Can We Talk About Palestine?

Join us for an event about free speech and censorship featuring Viet Thanh Nguyen, Mohammed el-Kurd, Radhika Sainath and Nathan Thrall.

Dec 14, 2023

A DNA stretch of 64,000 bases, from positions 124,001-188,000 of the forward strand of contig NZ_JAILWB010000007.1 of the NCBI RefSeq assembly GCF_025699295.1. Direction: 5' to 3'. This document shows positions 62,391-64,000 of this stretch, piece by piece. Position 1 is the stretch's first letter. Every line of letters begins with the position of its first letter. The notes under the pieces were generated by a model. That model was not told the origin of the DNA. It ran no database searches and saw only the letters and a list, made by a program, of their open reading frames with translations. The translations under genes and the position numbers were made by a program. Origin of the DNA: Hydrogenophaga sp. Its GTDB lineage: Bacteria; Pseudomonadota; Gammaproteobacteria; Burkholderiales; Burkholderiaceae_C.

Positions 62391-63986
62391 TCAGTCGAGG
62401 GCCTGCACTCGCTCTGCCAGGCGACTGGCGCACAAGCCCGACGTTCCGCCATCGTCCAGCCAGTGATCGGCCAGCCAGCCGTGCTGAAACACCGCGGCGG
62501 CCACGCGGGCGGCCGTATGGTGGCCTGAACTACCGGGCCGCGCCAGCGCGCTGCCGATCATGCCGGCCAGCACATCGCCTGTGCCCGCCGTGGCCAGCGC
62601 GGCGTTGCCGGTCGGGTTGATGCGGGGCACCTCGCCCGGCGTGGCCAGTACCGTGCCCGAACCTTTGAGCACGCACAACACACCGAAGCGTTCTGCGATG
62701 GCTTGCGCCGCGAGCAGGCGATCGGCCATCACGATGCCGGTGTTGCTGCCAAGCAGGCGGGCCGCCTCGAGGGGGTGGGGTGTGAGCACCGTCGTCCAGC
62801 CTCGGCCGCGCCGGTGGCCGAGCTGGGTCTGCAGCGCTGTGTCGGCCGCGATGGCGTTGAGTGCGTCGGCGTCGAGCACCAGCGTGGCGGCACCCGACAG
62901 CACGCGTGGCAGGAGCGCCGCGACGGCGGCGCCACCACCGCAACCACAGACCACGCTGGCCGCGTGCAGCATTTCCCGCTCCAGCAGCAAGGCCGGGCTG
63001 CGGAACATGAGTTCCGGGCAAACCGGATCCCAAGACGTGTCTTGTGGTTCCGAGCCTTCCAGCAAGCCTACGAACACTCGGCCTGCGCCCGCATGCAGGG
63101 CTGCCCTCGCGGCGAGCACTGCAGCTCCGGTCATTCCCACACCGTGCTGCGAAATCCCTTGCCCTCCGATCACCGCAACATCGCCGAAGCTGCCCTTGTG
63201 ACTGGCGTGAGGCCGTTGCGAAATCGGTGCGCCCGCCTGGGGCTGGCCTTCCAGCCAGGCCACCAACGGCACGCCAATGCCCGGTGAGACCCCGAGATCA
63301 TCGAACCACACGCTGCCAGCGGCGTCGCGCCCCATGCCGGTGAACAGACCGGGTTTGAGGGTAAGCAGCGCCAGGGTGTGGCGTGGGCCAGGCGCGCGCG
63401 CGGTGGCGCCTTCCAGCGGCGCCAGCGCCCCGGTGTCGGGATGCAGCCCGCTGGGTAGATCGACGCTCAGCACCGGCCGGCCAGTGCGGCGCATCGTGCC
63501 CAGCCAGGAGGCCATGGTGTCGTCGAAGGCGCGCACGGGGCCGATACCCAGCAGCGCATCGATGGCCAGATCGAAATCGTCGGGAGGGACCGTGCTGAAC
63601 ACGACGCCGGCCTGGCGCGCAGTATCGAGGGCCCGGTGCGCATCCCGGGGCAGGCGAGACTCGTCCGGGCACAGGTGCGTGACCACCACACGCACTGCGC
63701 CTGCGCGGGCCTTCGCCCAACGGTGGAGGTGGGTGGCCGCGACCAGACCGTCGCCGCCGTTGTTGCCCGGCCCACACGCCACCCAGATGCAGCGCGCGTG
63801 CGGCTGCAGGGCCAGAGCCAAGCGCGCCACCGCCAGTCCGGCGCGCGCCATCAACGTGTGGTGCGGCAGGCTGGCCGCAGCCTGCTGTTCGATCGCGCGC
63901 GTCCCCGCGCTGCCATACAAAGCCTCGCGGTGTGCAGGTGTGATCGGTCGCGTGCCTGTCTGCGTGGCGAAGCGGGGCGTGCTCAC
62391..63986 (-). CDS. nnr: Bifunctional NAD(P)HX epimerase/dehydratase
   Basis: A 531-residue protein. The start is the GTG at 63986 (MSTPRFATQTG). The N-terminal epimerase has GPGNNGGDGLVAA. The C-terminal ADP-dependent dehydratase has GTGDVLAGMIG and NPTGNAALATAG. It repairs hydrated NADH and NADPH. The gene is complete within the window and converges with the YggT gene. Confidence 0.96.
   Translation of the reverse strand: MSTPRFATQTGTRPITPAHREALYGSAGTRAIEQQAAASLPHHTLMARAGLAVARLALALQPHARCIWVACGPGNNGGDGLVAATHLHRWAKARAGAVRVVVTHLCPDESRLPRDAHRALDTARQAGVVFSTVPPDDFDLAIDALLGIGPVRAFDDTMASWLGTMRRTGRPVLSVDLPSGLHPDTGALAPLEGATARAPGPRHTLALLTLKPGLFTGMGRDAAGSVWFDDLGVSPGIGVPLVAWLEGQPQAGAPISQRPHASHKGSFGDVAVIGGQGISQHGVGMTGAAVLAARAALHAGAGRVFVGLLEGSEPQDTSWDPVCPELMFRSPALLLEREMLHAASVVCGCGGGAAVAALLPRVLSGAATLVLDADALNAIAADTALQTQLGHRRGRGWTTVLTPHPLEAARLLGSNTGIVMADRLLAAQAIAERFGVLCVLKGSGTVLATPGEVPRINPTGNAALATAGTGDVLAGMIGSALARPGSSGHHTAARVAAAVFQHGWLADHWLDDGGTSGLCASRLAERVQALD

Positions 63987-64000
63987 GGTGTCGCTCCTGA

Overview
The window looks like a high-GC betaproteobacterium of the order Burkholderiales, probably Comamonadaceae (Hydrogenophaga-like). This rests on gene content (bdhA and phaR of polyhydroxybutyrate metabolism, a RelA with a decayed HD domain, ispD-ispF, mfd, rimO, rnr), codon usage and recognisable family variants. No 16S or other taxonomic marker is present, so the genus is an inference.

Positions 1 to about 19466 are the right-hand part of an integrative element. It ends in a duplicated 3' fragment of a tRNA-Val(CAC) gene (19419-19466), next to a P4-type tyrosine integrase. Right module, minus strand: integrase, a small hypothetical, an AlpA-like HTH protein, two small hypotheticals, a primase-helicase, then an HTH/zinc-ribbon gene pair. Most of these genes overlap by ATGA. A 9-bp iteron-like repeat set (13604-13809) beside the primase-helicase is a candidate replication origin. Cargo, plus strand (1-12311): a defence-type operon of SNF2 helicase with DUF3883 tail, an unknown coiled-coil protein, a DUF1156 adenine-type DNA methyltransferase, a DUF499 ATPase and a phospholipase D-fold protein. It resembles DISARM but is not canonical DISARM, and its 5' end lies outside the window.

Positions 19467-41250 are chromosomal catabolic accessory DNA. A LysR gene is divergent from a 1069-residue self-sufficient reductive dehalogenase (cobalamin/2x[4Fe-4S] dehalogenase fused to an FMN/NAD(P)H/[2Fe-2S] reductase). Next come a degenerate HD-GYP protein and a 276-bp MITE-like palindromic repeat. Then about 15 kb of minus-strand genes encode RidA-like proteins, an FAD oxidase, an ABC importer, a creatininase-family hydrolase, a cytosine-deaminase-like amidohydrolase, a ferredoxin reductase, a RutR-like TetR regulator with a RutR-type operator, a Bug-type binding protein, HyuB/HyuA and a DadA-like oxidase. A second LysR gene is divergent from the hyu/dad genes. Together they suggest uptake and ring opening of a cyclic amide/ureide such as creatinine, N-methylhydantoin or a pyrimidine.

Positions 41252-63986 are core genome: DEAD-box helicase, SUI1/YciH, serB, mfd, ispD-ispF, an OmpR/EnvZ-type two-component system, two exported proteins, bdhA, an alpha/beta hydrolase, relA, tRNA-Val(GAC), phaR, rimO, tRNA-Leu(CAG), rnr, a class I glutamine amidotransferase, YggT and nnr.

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Join us on December 14th for “Can We Talk About Palestine?” Panelists Viet Thanh Nguyen, Mohammed el-Kurd, Radhika Sainath and Nathan Thrall will discuss free speech, journalism and censorship in a conversation moderated by D. D. Guttenplan and hosted by Katrina vanden Heuvel. The accepted parameters of debate on the Middle East have drawn far narrower amid banings, cancellations, firings, violent rhetoric, and even prosecutions of those standing against the horrors in Gaza. Students have been doxxed and lost jobs for expressing pro-Palestinian viewpoints, writers and journalists have been banned from speaking. Pulitzer Prize-winning novelist Viet Thanh Nguyen had a major New York City appearance canceled after he signed an open letter calling for a ceasefire in Gaza. At the same time, anti-semitic incidents have skyrocketed and many Jewish students report heightened fear and harassment. How to respond? How can we preserve freedom of speech and debate on issues where feelings run very high and people feel their identities are under attack?  This virtual discussion will include ample time for audience questions and comments. The event is free of charge, registration is required. Viet Thanh Nguyen’s novel The Sympathizer is a New York Times best seller and won many awards including the Pulitzer Prize for Fiction. His other books include Nothing Ever Dies: Vietnam and the Memory of War (a finalist for the National Book Award and the National Book Critics Circle Award), Race and Resistance: Literature and Politics in Asian America, The Refugees, and The Committed. Nguyen has received fellowships from the Guggenheim and MacArthur Foundations, among others. The Sympathizer is being adapted into a forthcoming TV series for HBO directed by Park Chan-wook. Mohammed El-Kurd is the Palestine correspondent for The Nation. In 2021, He was named as one of the 100 most influential people in the world by TIME Magazine. He is best known for his role as a co-founder of the #SaveSheikhJarrah movement. His work has been featured in numerous international outlets and he has appeared repeatedly as a commentator on major TV networks. His first published essay as Palestine correspondent, “A Night with Palestine’s Defenders of the Mountain,” was shortlisted for the 2022 One World Media Print Award. RIFQA, his debut collection of poetry, was published by Haymarket Books in October 2021. He is the recipient of awards including the Arab American Civil Council’s “Truth in Media” Award (2022) and the Cultural Freedom Fellowship from the Lannan Foundation (2023). Radhika Sainath is a senior staff attorney at Palestine Legal, where she oversees the organization’s casework on free speech, censorship and academic freedom. Together with the Center for Constitutional Rights, she brought a landmark lawsuit against Fordham University after it refused to grant club status to Students for Justice in Palestine. Sainath is a frequent commentator on media outlets including MSNBC, Democracy Now!, Al Jazeera English, the New York Times, the Wall Street Journal, the Washington Post, Jezebel, Politico, the Village Voice and more. Her writing has appeared in The Nation, Jacobin and Literary Hub. Nathan Thrall is the author of A Day in the Life of Abed Salama: Anatomy of a Jerusalem Tragedy (Metropolitan, 2023), which was named a best book of the year by The New YorkerTimeThe Economist, the Financial TimesThe Irish TimesThe New Statesman, and Booklist, and was selected as a New York Times Book Review Editors’ Choice. His previous book, The Only Language They Understand: Forcing Compromise in Israel and Palestine, was published by Metropolitan in 2017. His essays, reviews, and reported features have appeared in The New York Times MagazineThe Guardian, the London Review of Books, and The New York Review of Books and have been translated into more than a dozen languages. He spent a decade at the International Crisis Group, where he was director of the Arab-Israeli Project, and has taught at Bard College. Originally from California, he lives in Jerusalem.

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